Explained: Why Indian Twitter users have taken a liking to Mastodonhttps://indianexpress.com/article/explained/explained-why-indian-twitter-users-have-taken-a-liking-to-mastodon-6110211/

Explained: Why Indian Twitter users have taken a liking to Mastodon

Indian Twitter users might have just discovered Mastodon, but it was launched back in 2016 by Eugen Rochko and briefly went viral in mid-2017.

Explained: Why Indian Twitter users have taken a liking to Mastodon?
Indian Twitter users might have just discovered Mastodon, an open-source and distributed or federated social network.

Under fire for some of its policies, Twitter is facing an exodus of sorts in India. The social network has been criticised for bias, after senior advocate Sanjay Hegde’s account was suspended from the platform. Twitter has indicated it will not be restoring Hegde’s account, and also put out a statement defending itself. The end result has been that some of the most vociferous voices on Twitter India are calling for a boycott of the platform. What’s more, they are all joining a ‘new’ social network Mastodon.

Why are people in India calling for a boycott of Twitter?

Twitter’s suspension of Sanjay Hegde’s account appears to be the final straw for many users, who have consistently complained about the platform’s bias and its inability to stop abuse. In Hegde’s case, it is alleged that the account was suspended twice. First because his cover image was that iconic photo of August Landmesser not doing the Nazi salute in Hitler’s Germany, while everyone else around him was saluting. The second time was because he retweeted a poem.

Other activists on Twitter have pointed out that while the social network says all public verifications for accounts are closed, it has continued to verify some users on the side. Dalit activists have also pointed out Twitter has not verified accounts for many of them, while it continues to verify accounts for others, pointing to a caste bias.

Twitter has defended itself against these allegations and said all decisions are impartial and apolitical. “Twitter’s commitment to inclusion and diversity is fundamental to who we are and crucial to the effectiveness of our service. Voices from across the spectrum can be seen and heard on Twitter and we are committed to the principles of openness, transparency, and impartiality,” it said in a statement.

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The statement though has received criticism from prominent Indian voices who have continued the call for a move to Mastodon. Some users even called for a 24-hour boycott of Twitter.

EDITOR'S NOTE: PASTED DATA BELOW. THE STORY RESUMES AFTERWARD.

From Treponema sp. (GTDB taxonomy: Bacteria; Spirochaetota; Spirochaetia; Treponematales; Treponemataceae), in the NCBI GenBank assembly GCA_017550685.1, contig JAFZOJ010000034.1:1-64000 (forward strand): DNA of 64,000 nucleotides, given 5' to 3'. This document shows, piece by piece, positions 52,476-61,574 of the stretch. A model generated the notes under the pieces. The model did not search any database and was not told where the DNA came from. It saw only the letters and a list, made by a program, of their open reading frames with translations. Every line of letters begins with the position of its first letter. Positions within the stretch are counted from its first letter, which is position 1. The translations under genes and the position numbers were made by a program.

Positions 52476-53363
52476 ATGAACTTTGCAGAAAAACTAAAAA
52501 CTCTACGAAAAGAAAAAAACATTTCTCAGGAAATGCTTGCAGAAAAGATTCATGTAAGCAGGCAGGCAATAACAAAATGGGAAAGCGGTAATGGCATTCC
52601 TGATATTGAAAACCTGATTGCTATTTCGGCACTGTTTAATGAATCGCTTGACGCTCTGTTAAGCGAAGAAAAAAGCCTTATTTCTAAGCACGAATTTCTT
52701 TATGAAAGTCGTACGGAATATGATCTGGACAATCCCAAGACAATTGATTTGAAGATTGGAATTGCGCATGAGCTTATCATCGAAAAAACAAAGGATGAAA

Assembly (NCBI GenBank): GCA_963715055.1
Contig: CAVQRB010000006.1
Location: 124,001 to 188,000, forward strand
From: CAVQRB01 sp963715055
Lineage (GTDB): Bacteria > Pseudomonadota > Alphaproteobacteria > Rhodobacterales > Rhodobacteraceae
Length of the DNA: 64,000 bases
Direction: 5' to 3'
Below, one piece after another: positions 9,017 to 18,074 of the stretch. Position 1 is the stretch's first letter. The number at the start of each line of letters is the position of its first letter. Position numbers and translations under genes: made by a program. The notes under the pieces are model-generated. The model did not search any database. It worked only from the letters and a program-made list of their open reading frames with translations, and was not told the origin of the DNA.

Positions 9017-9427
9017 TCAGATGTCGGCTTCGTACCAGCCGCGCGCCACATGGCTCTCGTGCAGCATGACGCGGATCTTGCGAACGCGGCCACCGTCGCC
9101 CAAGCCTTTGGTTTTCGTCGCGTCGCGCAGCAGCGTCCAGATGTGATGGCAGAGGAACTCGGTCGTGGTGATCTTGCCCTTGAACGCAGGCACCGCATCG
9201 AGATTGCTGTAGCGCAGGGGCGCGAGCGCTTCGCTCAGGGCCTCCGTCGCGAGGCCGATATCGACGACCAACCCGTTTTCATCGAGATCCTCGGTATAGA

mastodon. twitter
Mastodon is decentralised and there are several independently-operated servers, which has its own separate admin.

What is Mastodon?

Indian Twitter users might have just discovered Mastodon, but it was launched back in 2016 by Eugen Rochko and briefly went viral in mid-2017. Mastodon’s design might remind one of Twitter, but this is an open-source and distributed or federated social network.

This means there is no centralised server or entity controlling Mastodon, like with convention social networks. Mastodon’s entire source code is available on Github page as well. Users can even set up and host their own servers.

On Mastodon one posts, or ‘toots’, their thoughts and with a character limit of 500. Just like on Twitter, you can follow someone else provided you know their full Mastodon handle. And yes this is a public platform, so what you post can be seen by others.

You can also like ‘toots’, retoot something, which is basically the equivalent of retweeting. Mastodon also has a chronological timeline, public timelines, GIF video sets and short videos. The network has no ads or no tracking as well and it comes with blocking, muting options as well.

There’s also toots from the Federated Universe, which shows ‘toots’ from those using Mastodon on different servers. Unlike Twitter, where your handle says XYZ@twitter, people on Mastodon can have their handles on different servers which have different user sizes.

Won’t there be harassment on Mastodon also?

Mastodon is decentralised and there are several independently-operated servers, which has its own separate admin. Mastodon also lets users choose between going fully public, private or limiting to only people mentioned, unlike Twitter where all posts are public as a given, unless you have a protected account.

“We only list servers that are committed to active moderation against racism, sexism and transphobia,” notes the website. The admins have to commit to that they will offer active moderation against racism, sexism, homophobia and transphobia, notes the website’s page. Racism, sexism, homophobia and transphobia have been highlighted as major problems on Twitter.

Will Mastodon take over Twitter?

Mastodon is an exciting idea, though the user interface is confusing at times. But the idea of an ad-free, non-corporate social network is not new. In 2014, Facebook had found a similar boycott with users switching to another network called Ello. Ello never managed to be the Facebook killer that people hoped it would be.

The idea with distributed social networks is that no one entity controls it. But these have not been very successful. Even when Mastodon first went viral, its various servers had difficulty handling the influx of users. Twitter might be facing some heat right now, but the idea that Mastodon will be able to outlast it is unlikely for now. Twitter has close to 330 million users, while Mastodon has around 2.2 million users.

Unless a major chunk of Twitter’s user base decides to bid adieu to the social network, Mastodon will largely remain an outlier.

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